Tonight — Monday, Sept. 6 — at dusk, the moon will be new, its most rarely observed phase. This will occur at 7:51 p.m. Central Daylight Time, when it will pass almost directly between the sun and Earth. Since the moon appears in the same direction as our star it's impossible to see.
Don't even think about looking. It won't do you any good anyway. No sunlight falls on the side of the moon facing us at new phase. It's nighttime and dark across the entire near side. Only the back or far side of the moon — which we can't see from Earth — faces the sun at new moon. Can you guess what phase the moon is in from that side? If you answered full moon, you're correct! Near side and far side phases are always complementary. At new moon, the far side moon is full. When we see a full moon, astronauts orbiting above the lunar far side see a completely dark new moon.
During most new phases the moon isn't directly in line with the sun. That's certainly true Monday evening (September 7) when it's 4° to its north. The sun, moon and Earth only align in a neat, straight line twice a month. If that happens at new phase, the moon passes directly in front of the sun, and we get a total solar eclipse. If it occurs at full phase, we experience a total lunar eclipse.
Perfect or near-perfect alignments happen only occasionally because the moon's orbit is tilted about 5° to the plane of the Earth's orbit. Most of the time it passes up to 5° above or below the sun and no solar eclipse occurs. The next time the three bodies square up at new moon will be on Dec. 4. Observers on board cruise ships in the Southern Ocean from the South Orkney Islands to the Antarctic ice cap will get the chance to see the new moon totally eclipse the sun.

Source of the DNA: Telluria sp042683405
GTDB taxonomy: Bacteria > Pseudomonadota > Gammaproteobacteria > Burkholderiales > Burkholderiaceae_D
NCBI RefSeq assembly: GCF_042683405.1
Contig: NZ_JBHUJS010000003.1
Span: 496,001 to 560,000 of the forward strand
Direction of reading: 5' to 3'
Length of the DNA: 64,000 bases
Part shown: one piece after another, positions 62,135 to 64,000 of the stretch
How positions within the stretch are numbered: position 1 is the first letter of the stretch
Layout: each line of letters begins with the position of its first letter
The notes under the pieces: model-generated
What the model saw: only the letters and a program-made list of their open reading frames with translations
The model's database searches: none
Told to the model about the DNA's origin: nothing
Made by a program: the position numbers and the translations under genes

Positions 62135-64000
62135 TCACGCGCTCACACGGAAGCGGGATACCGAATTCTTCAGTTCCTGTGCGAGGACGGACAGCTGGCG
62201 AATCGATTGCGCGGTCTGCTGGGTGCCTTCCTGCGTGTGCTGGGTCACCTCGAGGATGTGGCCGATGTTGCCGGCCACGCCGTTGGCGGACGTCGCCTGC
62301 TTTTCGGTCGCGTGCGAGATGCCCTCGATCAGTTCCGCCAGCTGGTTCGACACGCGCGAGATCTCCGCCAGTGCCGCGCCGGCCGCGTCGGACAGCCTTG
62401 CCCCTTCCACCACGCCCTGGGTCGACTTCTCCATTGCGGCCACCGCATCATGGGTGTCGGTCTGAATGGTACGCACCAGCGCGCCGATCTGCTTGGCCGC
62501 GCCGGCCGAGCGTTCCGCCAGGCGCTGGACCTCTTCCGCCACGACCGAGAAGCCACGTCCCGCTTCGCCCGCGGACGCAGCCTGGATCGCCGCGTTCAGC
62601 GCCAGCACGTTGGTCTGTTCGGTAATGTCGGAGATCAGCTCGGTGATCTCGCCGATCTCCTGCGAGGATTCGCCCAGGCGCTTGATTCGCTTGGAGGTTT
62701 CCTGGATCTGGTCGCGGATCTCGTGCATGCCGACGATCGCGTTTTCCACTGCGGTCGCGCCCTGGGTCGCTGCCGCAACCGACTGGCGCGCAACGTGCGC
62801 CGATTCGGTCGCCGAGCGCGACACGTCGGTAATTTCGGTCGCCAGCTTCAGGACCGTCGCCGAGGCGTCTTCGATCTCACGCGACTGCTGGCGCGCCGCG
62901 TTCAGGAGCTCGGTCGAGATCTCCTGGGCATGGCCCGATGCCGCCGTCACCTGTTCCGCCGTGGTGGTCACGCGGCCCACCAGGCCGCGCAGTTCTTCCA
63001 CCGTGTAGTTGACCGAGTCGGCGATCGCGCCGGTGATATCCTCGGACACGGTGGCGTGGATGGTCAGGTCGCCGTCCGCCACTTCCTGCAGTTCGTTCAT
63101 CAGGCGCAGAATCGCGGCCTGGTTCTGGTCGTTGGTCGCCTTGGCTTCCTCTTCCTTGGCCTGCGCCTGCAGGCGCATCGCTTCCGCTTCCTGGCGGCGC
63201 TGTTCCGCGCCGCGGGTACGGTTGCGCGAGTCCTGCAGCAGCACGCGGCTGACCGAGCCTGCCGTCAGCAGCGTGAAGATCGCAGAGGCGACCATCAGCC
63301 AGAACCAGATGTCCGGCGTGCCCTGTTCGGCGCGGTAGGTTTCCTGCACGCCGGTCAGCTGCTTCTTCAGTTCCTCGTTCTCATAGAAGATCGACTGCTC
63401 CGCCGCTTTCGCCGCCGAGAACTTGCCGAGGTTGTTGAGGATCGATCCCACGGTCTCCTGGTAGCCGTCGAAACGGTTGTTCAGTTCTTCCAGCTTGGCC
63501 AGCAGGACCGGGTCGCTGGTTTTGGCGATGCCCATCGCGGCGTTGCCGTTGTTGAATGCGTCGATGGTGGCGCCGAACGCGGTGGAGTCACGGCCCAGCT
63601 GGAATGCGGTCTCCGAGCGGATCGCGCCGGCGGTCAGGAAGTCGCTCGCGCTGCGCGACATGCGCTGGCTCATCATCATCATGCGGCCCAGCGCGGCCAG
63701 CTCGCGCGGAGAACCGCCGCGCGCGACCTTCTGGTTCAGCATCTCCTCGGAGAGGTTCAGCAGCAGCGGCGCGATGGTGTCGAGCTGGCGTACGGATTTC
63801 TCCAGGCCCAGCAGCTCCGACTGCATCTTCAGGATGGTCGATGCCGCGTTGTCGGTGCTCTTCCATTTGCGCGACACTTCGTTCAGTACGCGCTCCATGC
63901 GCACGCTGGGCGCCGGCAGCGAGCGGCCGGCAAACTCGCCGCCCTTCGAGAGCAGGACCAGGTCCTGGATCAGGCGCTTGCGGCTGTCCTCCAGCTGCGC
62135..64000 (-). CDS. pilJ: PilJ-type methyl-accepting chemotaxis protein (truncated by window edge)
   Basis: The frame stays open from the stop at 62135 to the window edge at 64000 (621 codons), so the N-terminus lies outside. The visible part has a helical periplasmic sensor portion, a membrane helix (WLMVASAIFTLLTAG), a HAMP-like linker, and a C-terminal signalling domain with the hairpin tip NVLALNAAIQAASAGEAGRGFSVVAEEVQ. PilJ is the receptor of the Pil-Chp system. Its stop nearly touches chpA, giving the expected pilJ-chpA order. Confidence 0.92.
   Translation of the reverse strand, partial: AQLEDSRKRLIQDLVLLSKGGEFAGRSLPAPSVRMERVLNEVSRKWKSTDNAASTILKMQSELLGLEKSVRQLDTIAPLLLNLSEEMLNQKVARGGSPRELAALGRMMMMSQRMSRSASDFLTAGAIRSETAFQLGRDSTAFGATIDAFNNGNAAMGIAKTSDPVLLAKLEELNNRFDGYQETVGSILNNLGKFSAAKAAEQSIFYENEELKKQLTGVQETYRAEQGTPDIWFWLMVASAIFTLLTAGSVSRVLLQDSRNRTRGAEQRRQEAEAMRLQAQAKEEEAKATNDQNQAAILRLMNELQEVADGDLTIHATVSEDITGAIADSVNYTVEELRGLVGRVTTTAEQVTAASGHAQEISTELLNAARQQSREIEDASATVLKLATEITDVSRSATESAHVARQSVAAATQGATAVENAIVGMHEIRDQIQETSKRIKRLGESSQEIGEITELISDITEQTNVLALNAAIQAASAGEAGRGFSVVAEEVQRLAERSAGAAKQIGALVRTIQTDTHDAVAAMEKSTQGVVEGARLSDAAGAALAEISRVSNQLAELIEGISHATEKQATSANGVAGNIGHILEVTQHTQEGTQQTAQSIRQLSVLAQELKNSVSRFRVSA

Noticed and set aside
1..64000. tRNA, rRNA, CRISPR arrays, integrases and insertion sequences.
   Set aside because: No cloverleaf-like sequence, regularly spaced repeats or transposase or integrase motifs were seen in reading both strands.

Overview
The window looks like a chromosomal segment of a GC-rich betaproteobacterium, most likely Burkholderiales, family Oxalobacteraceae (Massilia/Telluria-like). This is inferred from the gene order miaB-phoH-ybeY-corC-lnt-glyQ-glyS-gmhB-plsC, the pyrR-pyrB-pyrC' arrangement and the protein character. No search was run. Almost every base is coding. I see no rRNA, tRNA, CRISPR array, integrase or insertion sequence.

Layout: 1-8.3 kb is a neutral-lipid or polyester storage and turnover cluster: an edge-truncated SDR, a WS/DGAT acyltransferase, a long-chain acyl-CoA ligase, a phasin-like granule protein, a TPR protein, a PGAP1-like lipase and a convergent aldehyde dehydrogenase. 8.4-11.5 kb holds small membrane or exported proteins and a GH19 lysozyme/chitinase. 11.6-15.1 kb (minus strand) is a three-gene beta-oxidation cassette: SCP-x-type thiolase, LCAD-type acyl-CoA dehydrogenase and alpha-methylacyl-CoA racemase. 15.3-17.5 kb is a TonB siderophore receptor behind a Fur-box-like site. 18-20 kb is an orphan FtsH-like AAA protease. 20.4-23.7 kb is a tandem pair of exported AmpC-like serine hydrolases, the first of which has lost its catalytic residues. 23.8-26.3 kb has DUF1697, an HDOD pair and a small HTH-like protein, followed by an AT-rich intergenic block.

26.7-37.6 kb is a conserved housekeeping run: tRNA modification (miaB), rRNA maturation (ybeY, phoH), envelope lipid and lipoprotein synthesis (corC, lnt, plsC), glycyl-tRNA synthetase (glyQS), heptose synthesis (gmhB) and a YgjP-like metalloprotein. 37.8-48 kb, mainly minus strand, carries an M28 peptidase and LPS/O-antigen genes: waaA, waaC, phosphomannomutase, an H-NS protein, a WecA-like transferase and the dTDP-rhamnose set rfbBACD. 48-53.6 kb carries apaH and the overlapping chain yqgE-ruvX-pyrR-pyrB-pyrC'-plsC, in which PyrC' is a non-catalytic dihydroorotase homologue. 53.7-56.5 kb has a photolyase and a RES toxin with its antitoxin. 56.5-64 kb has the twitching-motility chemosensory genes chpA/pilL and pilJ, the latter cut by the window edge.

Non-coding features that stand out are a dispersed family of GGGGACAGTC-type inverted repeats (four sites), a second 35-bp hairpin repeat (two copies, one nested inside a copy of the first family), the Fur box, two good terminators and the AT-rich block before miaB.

The moon's average orbital speed is around 2,300 miles an hour or about a kilometer a second. The direction of its motion as seen in the sky is to the east — left in the northern hemisphere and right in the southern. After new phase, the moon gradually departs the sun, moving up and to the left for northerners. As it does, the angle it makes to the sun-Earth line increases much like the minute hand moving past the hour hand at the 12 noon position on a clock.
As the angle widens we first see the extreme edge of the moon in sunlight. Because the moon is a sphere, the edge is curved, assuming the shape of a crescent. Tuesday night's (Sept. 7) crescent will be very, very thin because the angle is so slight. But it increases nightly as the moon continues along its orbit, and the crescent thickens.
When the angle the moon makes with the sun reaches 90°, we see exactly one-half of the near side in sunlight. Since this occurs when the moon has covered 1/4 of its orbit, that lunar phase is called a first quarter moon.
While still a thin crescent, the moon will pass about 5° above the planet Mercury on Wednesday, September 8th low in the western sky at dusk. Although Mercury shines brightly at magnitude 0.0, sky glow from twilight will probably make it impossible to see without binoculars. Find a place with a wide-open view to the west as far down to the horizon as possible. Sweep slowly to the left of the brightest sunset glow to catch sight of the moon, then look close to the bottom of the binocular field of view for a single spark of light — Mercury.
The following night, Sept. 9, the moon thickens and brightens while at the same time it's higher in the sky and considerably easier to spot. It's also in conjunction 3.5° north (above) of Venus. Both are super-easy to see. Look between 30 minutes and an hour after sunset. They should make a very photogenic pair.
During the next week, Mercury gets a little farther from the sun, then circles back toward it and disappears in the solar glare. While Venus's apparent distance from the sun increases throughout the fall, the angle the planet makes to the western horizon bends toward the south. For northern hemisphere observers that means the planet remains low at dusk through mid-November. But Venus is so bright, it's always easy to see. Clear skies!
"Astro" Bob King is a freelance writer for the Duluth News Tribune. Read more of his work at duluthnewstribune.com/astrobob.